An ES6 client-side router
Clone or download
Fetching latest commit…
Cannot retrieve the latest commit at this time.
Permalink
Type Name Latest commit message Commit time
Failed to load latest commit information.
demo
dist
lib
.editorconfig
.eslintrc.json
.gitignore
LICENSE
README.md
gulpfile.js
package.json
yarn.lock

README.md

ES6 Client-side Router

A client-side router written as an ES6 module

Installation

# NPM
npm install es6-client-side-router

# Yarn
yarn add es6-client-side-router

Getting Started

import Router from 'es6-client-side-router';


let router = new Router();

router.on('/hello', (ctx) => {
  console.log('hello world');
});

router.enable();

API Reference

Router

Create an instance of the Router class.

import Router from 'es6-client-side-router';

let router = new Router();

Methods

router.on(path, callback)

The following table describes the arguments required by the on method.

Argument Description Type
path A URL path/pattern to match String
callback The function to execute when the path is matched Function

Example:

router.on('/widgets', (ctx) => {
  // fetch all widgets
});
path parsing

The path parameter is converted to a REGEX internally using path-to-regexp.

When a path is matched:

  • The URL path is parsed using the internally stored REGEX
  • The parsed parameters are converted to an Object
  • The params Object is made available via ctx.params

This allows for:

router.on('/widgets/:widgetId', (ctx) => {
  ctx.params.widgetId;
});
Callback function

Callback functions are invoked with one argument ctx.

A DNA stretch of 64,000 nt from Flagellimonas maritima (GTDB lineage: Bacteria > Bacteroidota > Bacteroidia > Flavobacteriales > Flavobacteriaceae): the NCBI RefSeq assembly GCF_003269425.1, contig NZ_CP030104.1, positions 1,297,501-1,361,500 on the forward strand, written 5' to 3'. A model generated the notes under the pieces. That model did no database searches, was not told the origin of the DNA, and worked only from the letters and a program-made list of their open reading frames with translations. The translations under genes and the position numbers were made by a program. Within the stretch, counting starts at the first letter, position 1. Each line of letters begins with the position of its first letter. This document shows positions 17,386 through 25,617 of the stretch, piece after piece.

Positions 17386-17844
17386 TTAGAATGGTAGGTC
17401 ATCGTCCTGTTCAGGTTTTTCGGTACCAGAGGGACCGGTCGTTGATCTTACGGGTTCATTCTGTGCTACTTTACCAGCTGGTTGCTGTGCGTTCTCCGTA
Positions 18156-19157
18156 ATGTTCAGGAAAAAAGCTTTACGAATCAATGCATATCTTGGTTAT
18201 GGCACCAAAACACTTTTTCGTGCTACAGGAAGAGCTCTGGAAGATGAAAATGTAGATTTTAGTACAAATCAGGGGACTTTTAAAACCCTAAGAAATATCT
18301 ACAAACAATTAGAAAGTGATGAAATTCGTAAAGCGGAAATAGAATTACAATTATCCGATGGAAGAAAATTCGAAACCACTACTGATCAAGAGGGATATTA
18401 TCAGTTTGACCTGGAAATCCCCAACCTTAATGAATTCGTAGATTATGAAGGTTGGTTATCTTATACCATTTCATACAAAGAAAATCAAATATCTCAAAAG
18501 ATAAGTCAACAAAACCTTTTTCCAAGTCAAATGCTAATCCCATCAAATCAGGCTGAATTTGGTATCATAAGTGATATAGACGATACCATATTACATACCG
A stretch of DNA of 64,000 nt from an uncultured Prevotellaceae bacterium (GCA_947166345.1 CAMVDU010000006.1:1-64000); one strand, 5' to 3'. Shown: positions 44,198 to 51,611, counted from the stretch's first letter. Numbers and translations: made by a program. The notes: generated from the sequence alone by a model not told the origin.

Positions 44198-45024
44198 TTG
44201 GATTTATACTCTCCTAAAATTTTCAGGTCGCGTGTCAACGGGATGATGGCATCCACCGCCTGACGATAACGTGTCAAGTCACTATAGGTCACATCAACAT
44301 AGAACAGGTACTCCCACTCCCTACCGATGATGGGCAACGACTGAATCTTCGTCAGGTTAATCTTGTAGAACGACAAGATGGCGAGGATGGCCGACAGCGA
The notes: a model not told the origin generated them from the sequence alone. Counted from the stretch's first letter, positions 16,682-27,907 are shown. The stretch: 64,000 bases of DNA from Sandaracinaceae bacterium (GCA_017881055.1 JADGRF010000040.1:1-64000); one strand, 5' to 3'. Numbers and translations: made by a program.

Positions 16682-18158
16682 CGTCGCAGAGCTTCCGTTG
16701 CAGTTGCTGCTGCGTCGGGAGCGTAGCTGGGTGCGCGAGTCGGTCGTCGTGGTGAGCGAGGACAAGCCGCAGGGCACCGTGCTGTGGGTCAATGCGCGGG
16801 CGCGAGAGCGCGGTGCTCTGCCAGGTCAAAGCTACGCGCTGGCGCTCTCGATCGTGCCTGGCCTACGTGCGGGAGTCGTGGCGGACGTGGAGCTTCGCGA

The following table describes the properties of the ctx argument.

Property Description Type
ctx.params URL parameter key/values Object
ctx.url Instance of the URL class URL instance
Accessing query string values

A URLs query string can be accessed through the URL class instance.

View documentation: MDN URL Search Params

Example:

router.on('/widget/:widgetId', (ctx) => {
  ctx.url.href; // http://www.example.com/cats?type=tabby&color=gray
  ctx.url.searchParams.toString(); // type=tabby&color=gray
});

Handling 'no-match' routes

We use the term 'no-match' to mean when a user navigates to a route that does not have a defined handler.

When a 'no-match' occurs a default callback is invoked. The default callback will log the occurrence to the console.

The default callback can be overwritten by the following:

router.on('router-no-match', (ctx) => {
  console.log('No route matched');
});

router.enable()

Start listening and intercepting navigation actions.

When router.enable() is called it will check the current URL and attempt to match/invoke the assigned callback.

router.disable()

Stop listening and intercepting navigation actions.

Disabling route handling on specific Links

Route handling can be disabled on a per link basis by adding the attribute data-router-ignore to the anchor element.

<a href="/" data-router-ignore>Router will ignore handling this click</a>

Note this attribute is handled as a boolean. The value set does not matter. If it's present it will be considered true.

Design Decisions

A client-side routers primary responsbility is to:

  • Intercept navigation actions
  • Provide a hook to complete an alternative action

What is a navigation action?

This library defines a navigation action is:

  • A click on an anchor element
  • Manipulation of browser history controls (Back, Forward button)

Clicks on anchor elements are filtered down by the following criteria:

  • Click is not modified (Control + click)
  • Click is a left click
  • Anchor does not contain "target" attribute
  • Anchor does not contain "download" attribute
  • Anchor does not contain "data-router-ignore" attribute
  • Anchor contains a "href" attribute
  • Anchor HREF is not to a different domain
  • Anchor HREF is not to an email address (mailto: link)

URL bar changes

URL changes in the URL bar trigger a popstate event. We catch this event and run the URL against the registered routes.

Contributing

Coming soon..

Credit/Inspirations

License

MIT (See LICENSE)